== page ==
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Why the possibility of US troops in Denmark is unprecedented

The presence of foreign military troops and hardware stationed on Danish soil would be a situation not previously seen in the Scandinavian country, including during the Cold War.

Danish PM Mette Frederiksen, foreign minister Jeppe Kofod (L) and defence minister Morten Bødskov on February 10 briefed press about a possible future bilateral defence deal with the United States.
Danish PM Mette Frederiksen, foreign minister Jeppe Kofod (L) and defence minister Morten Bødskov on February 10 briefed press about a possible future bilateral defence deal with the United States. Photo: Liselotte Sabroe/Ritzau Scanpix

Denmark has not previously allowed foreign troops to be stationed on its soil, although the country was occupied by Germany during World War II.

As such, allowing US troops to be based in Denmark – as Prime Minister Mette Frederiksen yesterday said could be allowed in a future bilateral defence deal – is without precedent in Danish history, according to professor Peter Viggo Jakobsen of the Royal Danish Defence College’s Institute of Strategy and War Studies.

The move could represent a change in Denmark’s position since the Nordic country joined Nato as a founding member in 1949 because it would see Denmark take on a role as a supporting host nation for troops on their way to missions in other countries.

“Denmark is, in the sense that Nato conceives deterrence, a country for amassing forces,” Jakobsen told news wire Ritzau.

A bilateral agreement between the two countries could see US troops able to conduct operations in other countries based out of Danish harbours or one of the country’s three military air bases.

“But the entire purpose of this exercise is to demonstrate to the Russians that we [Nato, ed.] can immediately reinforce the troops we already have standing in the Baltic countries and Poland,” Jakobsen said.

“So it would not make sense for the Russians to attack because we are able to respond immediately. This is about preventing war,” he said.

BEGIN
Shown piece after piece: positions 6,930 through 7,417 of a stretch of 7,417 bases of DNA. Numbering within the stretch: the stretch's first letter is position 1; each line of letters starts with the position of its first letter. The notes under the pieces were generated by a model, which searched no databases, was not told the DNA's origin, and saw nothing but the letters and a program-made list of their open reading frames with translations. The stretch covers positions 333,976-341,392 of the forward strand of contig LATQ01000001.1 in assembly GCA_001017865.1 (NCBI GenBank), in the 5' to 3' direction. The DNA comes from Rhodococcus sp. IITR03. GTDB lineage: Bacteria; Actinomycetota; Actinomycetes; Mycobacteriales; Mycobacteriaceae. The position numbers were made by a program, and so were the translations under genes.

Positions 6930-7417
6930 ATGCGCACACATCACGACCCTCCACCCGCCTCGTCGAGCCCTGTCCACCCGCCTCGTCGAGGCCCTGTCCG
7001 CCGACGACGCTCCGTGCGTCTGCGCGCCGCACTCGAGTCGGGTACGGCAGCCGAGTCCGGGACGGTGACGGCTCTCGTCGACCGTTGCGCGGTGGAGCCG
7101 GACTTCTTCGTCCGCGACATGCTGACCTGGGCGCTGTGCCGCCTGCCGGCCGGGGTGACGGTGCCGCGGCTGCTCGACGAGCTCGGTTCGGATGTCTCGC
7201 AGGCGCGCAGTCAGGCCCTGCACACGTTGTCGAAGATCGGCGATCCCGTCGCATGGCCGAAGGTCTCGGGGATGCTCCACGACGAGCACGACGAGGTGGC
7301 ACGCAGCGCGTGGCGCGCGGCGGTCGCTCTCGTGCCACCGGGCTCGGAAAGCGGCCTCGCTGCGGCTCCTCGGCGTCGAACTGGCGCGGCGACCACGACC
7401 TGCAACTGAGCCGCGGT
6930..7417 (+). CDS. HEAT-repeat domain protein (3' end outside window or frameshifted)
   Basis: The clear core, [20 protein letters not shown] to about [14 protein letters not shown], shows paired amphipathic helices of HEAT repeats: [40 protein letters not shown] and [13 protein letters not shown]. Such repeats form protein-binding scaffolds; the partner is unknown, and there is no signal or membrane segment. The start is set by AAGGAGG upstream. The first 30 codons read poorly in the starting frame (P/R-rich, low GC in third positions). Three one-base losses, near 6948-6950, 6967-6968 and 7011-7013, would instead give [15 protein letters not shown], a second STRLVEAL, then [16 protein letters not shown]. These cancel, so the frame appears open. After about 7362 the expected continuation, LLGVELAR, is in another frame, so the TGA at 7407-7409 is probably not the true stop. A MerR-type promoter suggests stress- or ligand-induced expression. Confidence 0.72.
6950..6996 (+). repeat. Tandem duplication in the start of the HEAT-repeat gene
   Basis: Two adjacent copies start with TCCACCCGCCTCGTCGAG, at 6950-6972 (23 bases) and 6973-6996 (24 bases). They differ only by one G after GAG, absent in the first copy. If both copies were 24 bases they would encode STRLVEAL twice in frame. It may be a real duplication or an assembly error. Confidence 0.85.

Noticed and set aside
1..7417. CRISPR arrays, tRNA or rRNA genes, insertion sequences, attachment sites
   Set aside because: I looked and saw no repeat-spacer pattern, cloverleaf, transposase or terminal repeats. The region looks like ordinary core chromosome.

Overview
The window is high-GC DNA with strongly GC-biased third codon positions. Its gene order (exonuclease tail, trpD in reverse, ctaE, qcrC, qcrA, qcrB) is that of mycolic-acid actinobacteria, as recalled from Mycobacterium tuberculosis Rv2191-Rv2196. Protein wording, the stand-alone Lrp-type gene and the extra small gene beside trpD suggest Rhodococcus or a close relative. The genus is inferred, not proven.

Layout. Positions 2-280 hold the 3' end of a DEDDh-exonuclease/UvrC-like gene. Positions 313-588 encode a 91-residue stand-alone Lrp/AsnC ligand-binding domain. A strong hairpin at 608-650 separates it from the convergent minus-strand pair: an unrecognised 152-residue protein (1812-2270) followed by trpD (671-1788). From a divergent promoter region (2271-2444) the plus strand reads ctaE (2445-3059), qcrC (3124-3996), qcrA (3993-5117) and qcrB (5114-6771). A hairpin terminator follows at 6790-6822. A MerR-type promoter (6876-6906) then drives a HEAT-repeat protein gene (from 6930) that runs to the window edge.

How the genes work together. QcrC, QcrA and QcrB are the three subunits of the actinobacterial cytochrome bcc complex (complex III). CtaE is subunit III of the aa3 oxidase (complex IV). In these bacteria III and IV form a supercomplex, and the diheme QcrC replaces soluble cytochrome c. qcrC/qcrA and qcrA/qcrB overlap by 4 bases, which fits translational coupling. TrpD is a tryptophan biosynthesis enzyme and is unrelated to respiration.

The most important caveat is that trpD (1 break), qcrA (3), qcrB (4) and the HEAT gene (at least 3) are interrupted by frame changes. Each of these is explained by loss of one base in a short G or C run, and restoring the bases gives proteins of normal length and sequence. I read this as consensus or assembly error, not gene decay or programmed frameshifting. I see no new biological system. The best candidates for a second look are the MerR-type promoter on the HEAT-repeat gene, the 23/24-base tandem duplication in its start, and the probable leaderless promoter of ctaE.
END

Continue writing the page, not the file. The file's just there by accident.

Frederiksen said at a briefing on Thursday that a potential bilateral defence agreement with the US is unrelated to the current situation between Ukraine and Russia.

But Jakobsen said it was clear that Russia would not invade anywhere if they could see an invasion would not work.

The bilateral defence agreement does have a downside, the military expert said.

“If things go wrong and the Russians want to start a larger war, Danish bases would naturally be a target for the Russians,” he said.

“They would have an interest in destroying things like air bases before American aircraft land there,” he said.

READ ALSO: Denmark boosts military preparedness amid Ukraine tensions

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POLITICS

Question marks remain about Søren Pape despite party support

The Danish Conservatives on Saturday expressed unanimous support for chairman Søren Pape Poulsen despite the very disappointing election result on November 1st.

Question marks remain about Søren Pape despite party support

The Danish Conservative party expressed unanimous support for chairman Søren Pape Poulsen on Saturday, despite a very disappointing election result on November 1st.

It seems that Pape has weathered the storm for the time being. That is the opinion of political commentator Hans Engell, “but whether he is the leading conservative candidate in four years can probably be questioned,” he says.

Engell points out that Pape and the Conservatives are currently in the process of negotiating with acting Prime Minister Mette Frederiksen about the possibility of entering into a broad coalition government that stretches across the Danish political spectrum, an idea that Pape categorically refused to consider during the election campaign.

After the election, however, he has opened up to the possibility of a broad government.

READ ALSO: Danish government: Rasmussen backs coalition with traditional rivals

“The Conservatives could theoretically be in a government in a month. It is clear that during that phase, the party always gives support to its leading figures,” Engell says. “But of course, this does not mean that the critics and those who wanted a more thorough analysis are completely silent.”

No obvious successor

Engell points out that there is currently no obvious successor to Pape. The leadership of the Conservatives gathered at Egelund Castle in North Zealand on Saturday to discuss the result of the general election.

When Pape announced his candidacy for Prime Minister on August 15th, support for the Conservatives increased significantly. Barely a week later, the party had the support of 16.5 percent of the voters in an opinion poll by the analysis institute Voxmeter.

However, there followed a series of personal stories surrounding Pape’s private life and political judgment, and in the end, the Conservatives ended up with just 5.5 percent of the vote in the election.

Engell points out that the issues that the Conservatives focused on did not manage to set the tone of the election campaign. This applies to, among other things, the mink case and tax breaks.

“Many of the topics they ran on did not affect the electorate at all,” Engell pointed out.

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